Member
Supporter

Member II

2,268
Newark, Oh
First Name
Ron
Last Name
Darling
Member #

3644

This is a very good article, I recommend readers follow up with following articles on basics and safety. Ron
 
Last edited:

LostInSocal

Rank V
Member

Advocate III

1,836
Chino Hills, CA, US
Member #

5448

I don't do (at least at the moment) any hardcore trails so my rig isn't outfitted expecting to have trouble clearing most terrains. However, I've been in a situation where I got stuck in a snow bank, and luckily someone stopped to try and help, but neither of us had any proper straps or anything. He offered up his ratchet strap but that immediately broke when we used it. My question is what is the minimum I should carry? I'm guessing some kinetic straps, set of recovery boards, and shovel? Not sure I want to attempt a hi-lift jack without some proper tutoring. What else might I want if I can't recover myself but another vehicle might be able to help if I had the proper equipment on hand?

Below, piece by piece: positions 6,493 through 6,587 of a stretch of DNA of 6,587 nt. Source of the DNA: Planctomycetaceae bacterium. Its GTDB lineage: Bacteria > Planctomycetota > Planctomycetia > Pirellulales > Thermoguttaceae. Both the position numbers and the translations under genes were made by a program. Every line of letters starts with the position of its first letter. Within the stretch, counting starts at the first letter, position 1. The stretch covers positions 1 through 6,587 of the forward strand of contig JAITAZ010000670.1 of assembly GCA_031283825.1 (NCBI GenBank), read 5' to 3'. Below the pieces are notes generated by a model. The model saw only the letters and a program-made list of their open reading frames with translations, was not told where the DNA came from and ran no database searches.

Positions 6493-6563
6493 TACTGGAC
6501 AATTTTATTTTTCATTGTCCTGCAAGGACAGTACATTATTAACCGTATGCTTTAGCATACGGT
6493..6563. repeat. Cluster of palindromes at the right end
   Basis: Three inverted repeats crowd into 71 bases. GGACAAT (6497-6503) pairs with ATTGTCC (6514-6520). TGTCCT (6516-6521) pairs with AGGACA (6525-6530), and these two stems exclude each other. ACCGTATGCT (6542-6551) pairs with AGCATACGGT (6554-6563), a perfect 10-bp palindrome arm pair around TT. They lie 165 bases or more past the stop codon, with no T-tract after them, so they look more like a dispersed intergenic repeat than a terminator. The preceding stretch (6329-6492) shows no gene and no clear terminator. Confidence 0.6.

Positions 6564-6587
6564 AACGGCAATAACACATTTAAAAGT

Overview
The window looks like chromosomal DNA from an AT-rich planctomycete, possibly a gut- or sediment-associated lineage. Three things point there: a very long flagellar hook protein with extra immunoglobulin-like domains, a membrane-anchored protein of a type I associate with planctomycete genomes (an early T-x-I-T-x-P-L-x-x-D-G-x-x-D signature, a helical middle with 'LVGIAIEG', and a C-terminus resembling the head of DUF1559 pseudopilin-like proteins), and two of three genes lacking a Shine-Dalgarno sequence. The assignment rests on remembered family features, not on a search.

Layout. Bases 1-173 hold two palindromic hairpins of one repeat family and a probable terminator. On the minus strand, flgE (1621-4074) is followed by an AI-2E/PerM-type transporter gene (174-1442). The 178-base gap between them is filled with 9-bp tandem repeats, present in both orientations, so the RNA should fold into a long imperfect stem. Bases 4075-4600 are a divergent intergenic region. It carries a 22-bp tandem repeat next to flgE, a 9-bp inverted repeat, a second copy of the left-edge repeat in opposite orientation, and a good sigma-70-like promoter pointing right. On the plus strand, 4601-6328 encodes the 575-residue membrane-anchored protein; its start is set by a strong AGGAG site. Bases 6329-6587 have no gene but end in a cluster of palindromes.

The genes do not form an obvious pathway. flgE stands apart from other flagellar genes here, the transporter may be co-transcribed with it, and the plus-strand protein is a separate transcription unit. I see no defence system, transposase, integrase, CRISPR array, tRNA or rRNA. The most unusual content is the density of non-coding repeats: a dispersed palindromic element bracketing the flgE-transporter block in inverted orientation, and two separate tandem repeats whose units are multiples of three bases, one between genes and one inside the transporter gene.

ohiowrangler

Rank V
Member
Supporter

Member II

2,268
Newark, Oh
First Name
Ron
Last Name
Darling
Member #

3644

With the absence of a winch(even with), I'd recommend a recovery strap, shackles, tree saver. The high lift jack can be a dangerous tool, but a useful tool, replacing a winch when needed , manual labor will be involved. Many clubs and members have videos on safe operation of a hi lift for use of recovery. Good luck, Ron